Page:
Daily Markets: Bank Earnings, September CPI and Fed Minutes Ahead


Today’s Big Picture

Earnings season kicks into gear today when JPMorgan Chase (JPM) reports, followed by much of the banking world in the coming week. Next week is mostly about airlines followed by tech the week after. Outside of earnings, the major focus for today will be on the consumer price index (CPI) release today from the Bureau of Labor Statistics and the minute from the latest Federal Open Market Committee meeting.

Markets in Asia were mixed today on stronger than expected export data out of China, which saw China’s Shanghai Composite gain 0.4% and the Shenzhen Component add 1.5%. South Korea’s Kospi rose 1.0% but Australia’s ASX 200 dropped 0.1% and Japan’s Nikkei 225 fell 0.3%. Hong Kong markets were closed because of a typhoon warning. By midday trading markets in Europe were mixed but U.S. equity futures point to positive moves at the open.

Most importantly, today Captain James T. Kirk, aka William Shatner, will become the oldest person at 90 years of age to fly to space when he hitches a ride on a Blue Origin rocket today.

Data Download

International Economy

China’s imports of coal surged by 76% in September as power plants scrambled for fuel to ease the power crunch that goosing coal prices and hobbling manufacturing activity. Reports of flooding in a key coal producing province has worsened the coal supply outlook and is expected to result in electricity shortages into 2022.

Despite factories closures due to power shortages and supply bottlenecks, China’s exports rose 28.1% YoY to an all-time high of $305.7 billion in September, up from the 25.6% YoY pace in August and well above the expected decline to 21%. Imports were weaker than expected, rising 17.6% YoY in September, down from 33.1% pace in August and weaker than consensus for 20% YoY growth.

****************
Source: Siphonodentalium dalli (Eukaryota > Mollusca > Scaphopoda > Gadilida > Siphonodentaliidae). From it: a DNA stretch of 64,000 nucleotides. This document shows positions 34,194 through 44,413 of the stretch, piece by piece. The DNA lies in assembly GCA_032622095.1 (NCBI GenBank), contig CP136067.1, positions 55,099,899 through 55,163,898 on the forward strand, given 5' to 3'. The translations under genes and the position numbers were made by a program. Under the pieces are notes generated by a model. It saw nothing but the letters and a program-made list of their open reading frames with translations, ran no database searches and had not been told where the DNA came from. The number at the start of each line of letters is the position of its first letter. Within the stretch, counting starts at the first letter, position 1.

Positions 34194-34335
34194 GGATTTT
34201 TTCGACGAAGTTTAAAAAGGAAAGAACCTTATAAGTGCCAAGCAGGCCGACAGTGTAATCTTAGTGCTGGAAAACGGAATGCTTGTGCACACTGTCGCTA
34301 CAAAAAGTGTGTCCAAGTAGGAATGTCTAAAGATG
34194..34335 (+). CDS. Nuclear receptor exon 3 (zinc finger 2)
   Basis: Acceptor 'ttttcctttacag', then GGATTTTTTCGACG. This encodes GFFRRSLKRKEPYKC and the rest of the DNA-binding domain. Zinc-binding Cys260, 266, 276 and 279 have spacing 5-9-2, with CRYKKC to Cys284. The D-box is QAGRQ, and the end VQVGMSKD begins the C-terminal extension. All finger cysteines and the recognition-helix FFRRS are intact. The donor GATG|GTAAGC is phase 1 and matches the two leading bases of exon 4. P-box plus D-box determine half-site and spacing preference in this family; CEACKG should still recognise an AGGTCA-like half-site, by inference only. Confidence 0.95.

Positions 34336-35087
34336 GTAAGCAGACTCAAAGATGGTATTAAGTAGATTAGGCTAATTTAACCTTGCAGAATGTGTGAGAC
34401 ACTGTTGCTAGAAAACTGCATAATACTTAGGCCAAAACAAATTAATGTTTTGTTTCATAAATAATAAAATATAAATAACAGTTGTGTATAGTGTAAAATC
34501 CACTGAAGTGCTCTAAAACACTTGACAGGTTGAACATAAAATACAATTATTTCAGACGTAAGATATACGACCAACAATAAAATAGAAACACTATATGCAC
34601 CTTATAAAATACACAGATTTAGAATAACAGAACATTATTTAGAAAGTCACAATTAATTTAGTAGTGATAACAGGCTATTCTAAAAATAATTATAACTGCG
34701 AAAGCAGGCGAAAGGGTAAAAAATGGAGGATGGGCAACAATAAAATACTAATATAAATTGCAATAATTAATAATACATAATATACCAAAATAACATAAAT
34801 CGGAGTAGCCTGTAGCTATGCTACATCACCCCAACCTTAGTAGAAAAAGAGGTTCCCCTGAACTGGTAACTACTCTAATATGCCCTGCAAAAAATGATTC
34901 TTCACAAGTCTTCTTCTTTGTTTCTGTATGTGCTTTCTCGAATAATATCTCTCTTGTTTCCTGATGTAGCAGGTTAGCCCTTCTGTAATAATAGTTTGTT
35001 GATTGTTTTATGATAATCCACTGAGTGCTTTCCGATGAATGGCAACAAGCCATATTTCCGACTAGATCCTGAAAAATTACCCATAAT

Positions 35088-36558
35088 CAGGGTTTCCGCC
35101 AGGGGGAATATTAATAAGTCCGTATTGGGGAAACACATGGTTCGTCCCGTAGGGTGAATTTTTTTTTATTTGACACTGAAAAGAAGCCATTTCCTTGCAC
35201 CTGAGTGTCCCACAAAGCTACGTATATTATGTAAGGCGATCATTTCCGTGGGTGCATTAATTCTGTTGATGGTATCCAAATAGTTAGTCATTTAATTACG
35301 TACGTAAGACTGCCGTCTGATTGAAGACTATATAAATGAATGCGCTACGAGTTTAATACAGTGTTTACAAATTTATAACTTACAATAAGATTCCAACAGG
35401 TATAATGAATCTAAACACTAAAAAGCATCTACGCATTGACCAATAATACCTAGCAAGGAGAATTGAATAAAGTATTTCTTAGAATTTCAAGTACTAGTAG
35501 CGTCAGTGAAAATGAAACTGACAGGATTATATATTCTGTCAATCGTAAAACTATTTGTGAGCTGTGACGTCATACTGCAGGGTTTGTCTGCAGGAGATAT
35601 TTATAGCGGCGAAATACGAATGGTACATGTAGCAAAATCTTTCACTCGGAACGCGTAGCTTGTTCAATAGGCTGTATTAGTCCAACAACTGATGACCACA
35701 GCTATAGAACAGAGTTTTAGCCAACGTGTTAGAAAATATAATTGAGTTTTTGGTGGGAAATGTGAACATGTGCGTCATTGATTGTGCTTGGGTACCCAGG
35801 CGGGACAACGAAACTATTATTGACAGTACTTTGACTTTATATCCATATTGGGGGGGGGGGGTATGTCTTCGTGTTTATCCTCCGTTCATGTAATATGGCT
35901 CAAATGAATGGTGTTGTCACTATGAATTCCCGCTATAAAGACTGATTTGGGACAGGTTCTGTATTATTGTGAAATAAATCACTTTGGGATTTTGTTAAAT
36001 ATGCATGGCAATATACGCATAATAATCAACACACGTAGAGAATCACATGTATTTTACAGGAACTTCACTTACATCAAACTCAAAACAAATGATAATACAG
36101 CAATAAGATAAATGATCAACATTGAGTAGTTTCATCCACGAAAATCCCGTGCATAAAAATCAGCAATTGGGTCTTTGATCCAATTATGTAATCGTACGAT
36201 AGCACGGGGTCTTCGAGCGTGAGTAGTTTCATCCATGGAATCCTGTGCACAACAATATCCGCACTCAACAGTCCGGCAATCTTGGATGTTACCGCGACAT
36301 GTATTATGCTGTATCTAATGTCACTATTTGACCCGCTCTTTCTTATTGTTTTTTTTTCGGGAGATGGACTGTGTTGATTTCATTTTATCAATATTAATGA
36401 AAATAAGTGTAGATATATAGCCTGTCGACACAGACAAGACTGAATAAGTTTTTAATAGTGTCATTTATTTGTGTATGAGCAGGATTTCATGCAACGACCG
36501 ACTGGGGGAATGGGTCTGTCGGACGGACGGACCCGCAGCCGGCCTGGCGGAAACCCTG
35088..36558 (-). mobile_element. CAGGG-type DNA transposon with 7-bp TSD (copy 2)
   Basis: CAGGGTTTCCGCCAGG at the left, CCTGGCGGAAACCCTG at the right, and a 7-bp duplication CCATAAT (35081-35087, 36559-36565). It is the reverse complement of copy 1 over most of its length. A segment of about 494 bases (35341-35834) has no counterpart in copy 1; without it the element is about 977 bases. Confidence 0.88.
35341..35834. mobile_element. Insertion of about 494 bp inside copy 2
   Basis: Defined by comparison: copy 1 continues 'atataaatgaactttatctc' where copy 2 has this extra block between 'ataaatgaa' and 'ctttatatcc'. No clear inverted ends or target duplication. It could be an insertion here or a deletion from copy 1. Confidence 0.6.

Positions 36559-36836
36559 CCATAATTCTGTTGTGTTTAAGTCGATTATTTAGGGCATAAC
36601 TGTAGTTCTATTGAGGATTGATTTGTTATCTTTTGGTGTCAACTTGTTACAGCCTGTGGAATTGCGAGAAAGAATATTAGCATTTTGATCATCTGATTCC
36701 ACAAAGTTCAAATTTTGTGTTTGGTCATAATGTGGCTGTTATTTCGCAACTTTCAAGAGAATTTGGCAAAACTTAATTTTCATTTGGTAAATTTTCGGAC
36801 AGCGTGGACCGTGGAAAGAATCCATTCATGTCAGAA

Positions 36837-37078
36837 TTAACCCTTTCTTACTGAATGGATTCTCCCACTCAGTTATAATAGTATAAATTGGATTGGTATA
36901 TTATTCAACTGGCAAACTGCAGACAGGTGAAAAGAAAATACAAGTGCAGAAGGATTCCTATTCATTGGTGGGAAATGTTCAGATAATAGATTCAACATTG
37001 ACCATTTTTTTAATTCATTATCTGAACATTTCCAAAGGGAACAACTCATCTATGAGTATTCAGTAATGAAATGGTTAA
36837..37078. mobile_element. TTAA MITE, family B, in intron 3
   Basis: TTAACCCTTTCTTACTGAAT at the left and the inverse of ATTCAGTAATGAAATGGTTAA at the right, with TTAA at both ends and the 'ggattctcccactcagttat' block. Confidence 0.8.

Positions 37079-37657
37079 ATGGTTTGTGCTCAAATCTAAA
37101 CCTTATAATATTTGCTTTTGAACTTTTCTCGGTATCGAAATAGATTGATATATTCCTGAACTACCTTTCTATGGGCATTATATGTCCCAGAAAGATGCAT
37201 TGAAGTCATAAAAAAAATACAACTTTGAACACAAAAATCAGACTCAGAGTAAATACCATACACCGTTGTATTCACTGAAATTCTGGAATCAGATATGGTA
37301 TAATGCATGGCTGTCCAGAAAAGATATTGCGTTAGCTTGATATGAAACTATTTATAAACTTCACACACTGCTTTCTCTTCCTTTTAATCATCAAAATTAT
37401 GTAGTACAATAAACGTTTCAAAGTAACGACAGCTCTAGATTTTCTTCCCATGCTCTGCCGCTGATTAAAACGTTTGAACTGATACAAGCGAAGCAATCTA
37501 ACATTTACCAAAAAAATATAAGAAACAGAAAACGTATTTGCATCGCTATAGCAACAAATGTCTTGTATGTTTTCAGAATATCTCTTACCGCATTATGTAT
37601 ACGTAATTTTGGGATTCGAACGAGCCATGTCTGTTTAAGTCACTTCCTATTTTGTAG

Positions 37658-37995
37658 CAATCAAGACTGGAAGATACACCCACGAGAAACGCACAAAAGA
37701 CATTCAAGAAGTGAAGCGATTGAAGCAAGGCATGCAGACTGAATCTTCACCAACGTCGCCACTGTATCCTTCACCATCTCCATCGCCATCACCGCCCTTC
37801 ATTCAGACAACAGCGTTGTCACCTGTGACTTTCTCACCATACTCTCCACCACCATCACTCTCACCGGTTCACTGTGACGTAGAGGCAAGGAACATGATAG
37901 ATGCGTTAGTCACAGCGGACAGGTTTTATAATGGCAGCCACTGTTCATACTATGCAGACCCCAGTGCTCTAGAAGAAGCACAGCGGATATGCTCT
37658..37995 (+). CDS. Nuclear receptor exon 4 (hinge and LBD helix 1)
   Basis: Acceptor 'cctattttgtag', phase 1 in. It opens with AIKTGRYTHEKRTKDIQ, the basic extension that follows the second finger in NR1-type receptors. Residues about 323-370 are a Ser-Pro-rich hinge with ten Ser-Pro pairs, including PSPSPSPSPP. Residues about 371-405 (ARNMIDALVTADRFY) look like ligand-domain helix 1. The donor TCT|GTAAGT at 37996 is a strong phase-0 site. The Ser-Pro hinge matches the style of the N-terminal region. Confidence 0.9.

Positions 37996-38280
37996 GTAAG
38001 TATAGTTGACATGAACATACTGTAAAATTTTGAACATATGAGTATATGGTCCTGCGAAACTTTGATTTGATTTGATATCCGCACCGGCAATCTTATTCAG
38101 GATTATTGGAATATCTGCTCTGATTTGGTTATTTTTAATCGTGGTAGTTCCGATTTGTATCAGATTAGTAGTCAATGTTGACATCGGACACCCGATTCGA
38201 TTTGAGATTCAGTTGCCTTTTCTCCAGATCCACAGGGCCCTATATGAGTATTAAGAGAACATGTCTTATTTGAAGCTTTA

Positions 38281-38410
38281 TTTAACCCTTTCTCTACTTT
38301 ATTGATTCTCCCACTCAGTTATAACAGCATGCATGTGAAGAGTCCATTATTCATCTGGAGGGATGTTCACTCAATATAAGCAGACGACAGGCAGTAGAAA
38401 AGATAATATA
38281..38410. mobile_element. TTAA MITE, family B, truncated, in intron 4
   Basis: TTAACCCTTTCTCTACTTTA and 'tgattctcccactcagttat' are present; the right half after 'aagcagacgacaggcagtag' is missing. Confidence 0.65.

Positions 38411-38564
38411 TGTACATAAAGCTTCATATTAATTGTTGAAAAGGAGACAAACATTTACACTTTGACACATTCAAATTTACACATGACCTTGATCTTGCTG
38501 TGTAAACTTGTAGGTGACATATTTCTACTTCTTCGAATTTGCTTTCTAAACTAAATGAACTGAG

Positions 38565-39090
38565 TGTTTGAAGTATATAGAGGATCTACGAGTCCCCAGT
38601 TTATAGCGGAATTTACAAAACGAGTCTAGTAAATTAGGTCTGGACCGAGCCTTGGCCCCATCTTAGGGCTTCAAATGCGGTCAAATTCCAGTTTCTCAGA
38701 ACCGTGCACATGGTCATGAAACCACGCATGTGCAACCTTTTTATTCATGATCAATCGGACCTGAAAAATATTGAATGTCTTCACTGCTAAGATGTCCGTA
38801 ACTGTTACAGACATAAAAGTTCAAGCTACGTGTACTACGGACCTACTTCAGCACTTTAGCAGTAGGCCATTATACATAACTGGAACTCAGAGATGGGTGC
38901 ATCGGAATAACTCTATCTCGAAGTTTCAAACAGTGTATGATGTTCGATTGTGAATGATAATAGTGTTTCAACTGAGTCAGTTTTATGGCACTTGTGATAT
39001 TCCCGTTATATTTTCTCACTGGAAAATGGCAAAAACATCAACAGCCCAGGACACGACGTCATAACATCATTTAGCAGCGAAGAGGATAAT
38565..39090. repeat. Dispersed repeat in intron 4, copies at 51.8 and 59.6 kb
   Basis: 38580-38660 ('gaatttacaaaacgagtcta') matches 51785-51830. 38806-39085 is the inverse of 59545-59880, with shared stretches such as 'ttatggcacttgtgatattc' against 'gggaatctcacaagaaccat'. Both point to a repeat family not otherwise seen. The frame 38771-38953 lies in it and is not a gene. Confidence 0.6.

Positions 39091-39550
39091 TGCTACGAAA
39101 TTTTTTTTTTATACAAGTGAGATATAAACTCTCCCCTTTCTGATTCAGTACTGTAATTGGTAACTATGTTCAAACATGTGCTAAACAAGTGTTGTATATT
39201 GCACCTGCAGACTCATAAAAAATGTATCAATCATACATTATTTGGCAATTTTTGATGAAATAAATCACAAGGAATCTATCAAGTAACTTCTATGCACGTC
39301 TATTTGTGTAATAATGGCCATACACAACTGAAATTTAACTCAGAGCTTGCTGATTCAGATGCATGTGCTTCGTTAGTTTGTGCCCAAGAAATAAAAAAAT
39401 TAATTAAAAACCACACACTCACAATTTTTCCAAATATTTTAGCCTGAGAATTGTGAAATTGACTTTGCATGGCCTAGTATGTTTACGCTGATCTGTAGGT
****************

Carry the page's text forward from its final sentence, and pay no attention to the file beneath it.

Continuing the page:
The UK’s 3-month average GDP in August came in weaker than expected, slowing to 2.9% from July’s 4.2%, slightly below consensus for 3.0%. GDP MoM in August was also weaker than expected at 0.4%, versus consensus for 0.5%, but better than the -0.1% contraction in July. Industrial Production for August was much stronger than the expected 0.2% MoM at 0.8%, and well above July’s 0.3% MoM pace. Manufacturing Production came right at consensus estimate for 4.1% YoY in August, slowing from July’s 6.1%.

Industrial Production for the Eurozone in August came in stronger than the expected 4.7% YoY pace at 5.1%, but below July’s 8.0% YoY pace.

Domestic Economy

Yesterday, St. Louis Fed President James Bullard shared his view the Federal Reserve should start cutting back its asset-purchase program in November, with a goal of ending the tapering process by Q1 2022’s end. Bullard also shared he could see the Fed raising interest rates “in the spring or summer” of 2022 if “we had to do so.”

Yesterday’s JOLTS report (Job Openings and Labor Turnover Survey) found that total job openings have pulled back from the asymptotic rise over the past few months, but remain at extremely elevated levels at 7.1% of the labor force. The quit rate sits at 3.3% of the labor force, which is higher than any period since at least December 2000. Put quits and openings together and you’ve got companies doing everything they can to hold on to employees.